Talk about a hangover. The world’s got $247 trillion of debt hanging over its collective head.
If there’s a broken link anywhere along the chain of global connection, or if a big debt can’t be serviced, or rolled over, or there’s a default, there’s one thing I know for sure… Contagion will be swift, and stocks will throw up their gains quickly.
Don’t look now, but we’re getting to a breaking point thanks to escalating trade wars, emerging markets debts that have to be rolled over this year, and the fact that China’s stock market is already in the tank.
Yesterday, I covered the shots across the bow from both the U.S. and China in the growing trade war. Today, I’m going to take a deep dive into both parties’ next moves and how the markets would inevitably react.
With the mid-term elections coming up in November, it looks like the Chinese are cleverly exerting pressure directly on the President and the Republican Party.
In a deft political move, the Chinese are targeting U.S. products coming out of “Red” states. Specifically, they are going after products made or grown in counties that voted for Donald Trump for President.
That’s putting pressure on Trump supporters, who are now at odds over losing income and jobs and still believing in the President’s agenda and politics.
And that’s not the only curveball China will be lobbing at the U.S.
The name of this publication is Wall Street Insights & Indictments for a reason.
It’s a platform for calling out the trash generated by Wall Street or government money-grubbers that should be taken to the garbage heap.
Here’s a prime example of what I mean.
Timothy Geithner, the former President of the Federal Reserve Bank of New York and former Secretary of the Treasury, went from bailing out giant predatory banks, to pretending to chastise them, to becoming President of Warburg Pincus – a New York investment firm that owns a private equity fund that owns Mariner Finance, a predatory lending heap.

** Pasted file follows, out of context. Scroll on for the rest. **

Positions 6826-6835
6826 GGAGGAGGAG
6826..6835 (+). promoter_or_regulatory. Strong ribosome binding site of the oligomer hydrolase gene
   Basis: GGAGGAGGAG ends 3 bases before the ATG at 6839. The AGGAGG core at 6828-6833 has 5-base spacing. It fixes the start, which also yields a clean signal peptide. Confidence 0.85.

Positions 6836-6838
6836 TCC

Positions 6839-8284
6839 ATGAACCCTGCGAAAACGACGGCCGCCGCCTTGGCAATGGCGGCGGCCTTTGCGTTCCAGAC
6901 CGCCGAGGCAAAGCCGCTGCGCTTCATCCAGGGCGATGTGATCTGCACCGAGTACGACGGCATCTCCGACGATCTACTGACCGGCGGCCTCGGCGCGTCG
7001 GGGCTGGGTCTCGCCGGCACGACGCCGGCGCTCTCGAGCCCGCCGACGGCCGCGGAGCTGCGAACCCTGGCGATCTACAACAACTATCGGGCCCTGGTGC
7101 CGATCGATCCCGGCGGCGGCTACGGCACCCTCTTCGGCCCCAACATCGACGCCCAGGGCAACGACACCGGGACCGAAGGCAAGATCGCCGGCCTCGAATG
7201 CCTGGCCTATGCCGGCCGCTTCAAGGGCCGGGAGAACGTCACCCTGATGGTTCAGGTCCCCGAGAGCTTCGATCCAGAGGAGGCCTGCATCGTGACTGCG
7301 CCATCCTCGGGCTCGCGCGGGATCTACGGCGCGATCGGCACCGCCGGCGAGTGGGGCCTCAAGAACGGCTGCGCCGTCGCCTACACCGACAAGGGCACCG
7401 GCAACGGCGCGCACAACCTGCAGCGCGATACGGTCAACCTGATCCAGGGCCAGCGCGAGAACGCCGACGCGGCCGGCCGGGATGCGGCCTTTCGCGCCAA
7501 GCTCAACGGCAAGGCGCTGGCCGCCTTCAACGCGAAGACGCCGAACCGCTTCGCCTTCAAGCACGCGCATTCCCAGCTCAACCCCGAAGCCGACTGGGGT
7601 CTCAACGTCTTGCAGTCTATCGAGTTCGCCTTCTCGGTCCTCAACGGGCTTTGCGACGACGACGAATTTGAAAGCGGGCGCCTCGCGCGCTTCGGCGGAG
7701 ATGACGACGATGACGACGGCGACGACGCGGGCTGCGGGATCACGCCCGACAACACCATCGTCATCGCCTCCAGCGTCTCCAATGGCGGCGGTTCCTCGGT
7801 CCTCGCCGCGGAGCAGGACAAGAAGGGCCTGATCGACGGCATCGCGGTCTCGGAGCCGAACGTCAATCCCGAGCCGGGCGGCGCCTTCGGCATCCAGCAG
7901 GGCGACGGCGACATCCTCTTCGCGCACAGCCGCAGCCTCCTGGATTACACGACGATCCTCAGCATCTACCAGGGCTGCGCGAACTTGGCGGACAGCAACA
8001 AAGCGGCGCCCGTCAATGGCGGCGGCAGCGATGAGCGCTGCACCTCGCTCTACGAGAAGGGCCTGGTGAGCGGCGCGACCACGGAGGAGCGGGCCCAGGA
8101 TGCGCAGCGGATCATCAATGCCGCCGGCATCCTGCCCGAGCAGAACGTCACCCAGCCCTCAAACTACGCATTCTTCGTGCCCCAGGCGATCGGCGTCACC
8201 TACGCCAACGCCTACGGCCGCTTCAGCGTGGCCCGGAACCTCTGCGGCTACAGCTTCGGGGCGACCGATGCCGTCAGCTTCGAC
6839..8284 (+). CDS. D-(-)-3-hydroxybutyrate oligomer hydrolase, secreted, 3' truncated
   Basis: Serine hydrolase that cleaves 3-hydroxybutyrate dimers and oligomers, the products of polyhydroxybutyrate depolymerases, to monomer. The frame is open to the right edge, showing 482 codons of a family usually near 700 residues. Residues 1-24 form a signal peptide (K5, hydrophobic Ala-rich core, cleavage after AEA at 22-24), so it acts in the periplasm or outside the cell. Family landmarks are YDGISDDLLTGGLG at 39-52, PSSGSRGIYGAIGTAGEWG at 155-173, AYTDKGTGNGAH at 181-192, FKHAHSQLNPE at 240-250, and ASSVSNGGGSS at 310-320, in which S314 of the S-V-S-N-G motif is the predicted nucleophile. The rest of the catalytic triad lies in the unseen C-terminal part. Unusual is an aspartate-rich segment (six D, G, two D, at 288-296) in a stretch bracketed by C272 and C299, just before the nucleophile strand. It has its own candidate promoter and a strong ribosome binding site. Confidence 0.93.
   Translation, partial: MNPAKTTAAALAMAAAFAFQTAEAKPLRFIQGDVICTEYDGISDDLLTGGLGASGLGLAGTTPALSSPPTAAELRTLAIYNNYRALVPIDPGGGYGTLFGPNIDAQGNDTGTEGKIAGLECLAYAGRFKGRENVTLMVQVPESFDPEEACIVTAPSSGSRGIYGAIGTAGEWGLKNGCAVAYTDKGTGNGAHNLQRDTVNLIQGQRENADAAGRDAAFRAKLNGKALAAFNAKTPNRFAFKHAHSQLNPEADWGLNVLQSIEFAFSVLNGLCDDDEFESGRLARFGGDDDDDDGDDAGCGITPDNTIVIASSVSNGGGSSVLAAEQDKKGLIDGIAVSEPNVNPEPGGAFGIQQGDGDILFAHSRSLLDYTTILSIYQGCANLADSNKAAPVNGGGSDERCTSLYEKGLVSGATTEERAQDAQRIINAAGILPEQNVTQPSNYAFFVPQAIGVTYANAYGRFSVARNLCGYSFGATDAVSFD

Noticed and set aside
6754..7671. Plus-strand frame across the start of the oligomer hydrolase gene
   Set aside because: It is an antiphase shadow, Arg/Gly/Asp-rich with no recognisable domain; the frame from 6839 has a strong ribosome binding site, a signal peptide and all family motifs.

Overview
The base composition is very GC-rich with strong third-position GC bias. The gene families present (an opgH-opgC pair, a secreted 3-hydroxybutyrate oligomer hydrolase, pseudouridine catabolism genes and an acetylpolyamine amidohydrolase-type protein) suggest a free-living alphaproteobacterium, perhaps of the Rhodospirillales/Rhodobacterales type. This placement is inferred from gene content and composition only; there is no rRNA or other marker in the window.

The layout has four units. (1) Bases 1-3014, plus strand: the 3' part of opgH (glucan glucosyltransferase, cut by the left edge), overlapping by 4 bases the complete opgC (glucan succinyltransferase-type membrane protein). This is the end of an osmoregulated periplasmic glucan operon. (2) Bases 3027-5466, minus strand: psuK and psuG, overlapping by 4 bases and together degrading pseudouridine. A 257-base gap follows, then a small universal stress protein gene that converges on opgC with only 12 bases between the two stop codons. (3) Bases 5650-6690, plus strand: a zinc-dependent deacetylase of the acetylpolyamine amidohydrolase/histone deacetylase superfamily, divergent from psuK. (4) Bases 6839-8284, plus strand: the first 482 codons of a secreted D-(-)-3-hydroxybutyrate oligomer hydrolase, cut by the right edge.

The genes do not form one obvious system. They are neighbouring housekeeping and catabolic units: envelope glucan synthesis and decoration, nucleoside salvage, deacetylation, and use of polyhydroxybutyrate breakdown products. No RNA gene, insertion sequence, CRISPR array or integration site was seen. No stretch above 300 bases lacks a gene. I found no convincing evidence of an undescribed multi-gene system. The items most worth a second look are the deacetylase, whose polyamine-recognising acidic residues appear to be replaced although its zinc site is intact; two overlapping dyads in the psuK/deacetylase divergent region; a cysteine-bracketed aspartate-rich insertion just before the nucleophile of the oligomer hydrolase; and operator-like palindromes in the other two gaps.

What Mariner does (and why) tells us more about Timothy Geithner than any statement he released as Treasury Secretary.
This past Tuesday, Shah made one of his regular appearances on Varney & Co… But this time was different.
When Charles Payne asked about an oil stock he heard Shah was watching closely, Shah couldn’t help but answer, even though it gave watchers a strong hint about a trade he recommended to his elite circle of followers less than a month ago.
In fact, last Friday he instructed his followers to grab enormous gains on part of the position… And they still have a long way left to profit.
Facebook Inc. (NasdaqGS:FB)’s stock tumbled 21% in March when revelations surfaced that political analytics firm Cambridge Analytica, which helped guide President Donald Trump’s 2016 presidential campaign, paid for data on 87 million Facebook users without their consent.
But after a strong showing by founder and CEO Mark Zuckerberg in front of Congress to address selling of users’ data in breach of a 2012 consent decree, Facebook’s stock ran right back up to make new all-time highs at $203.55.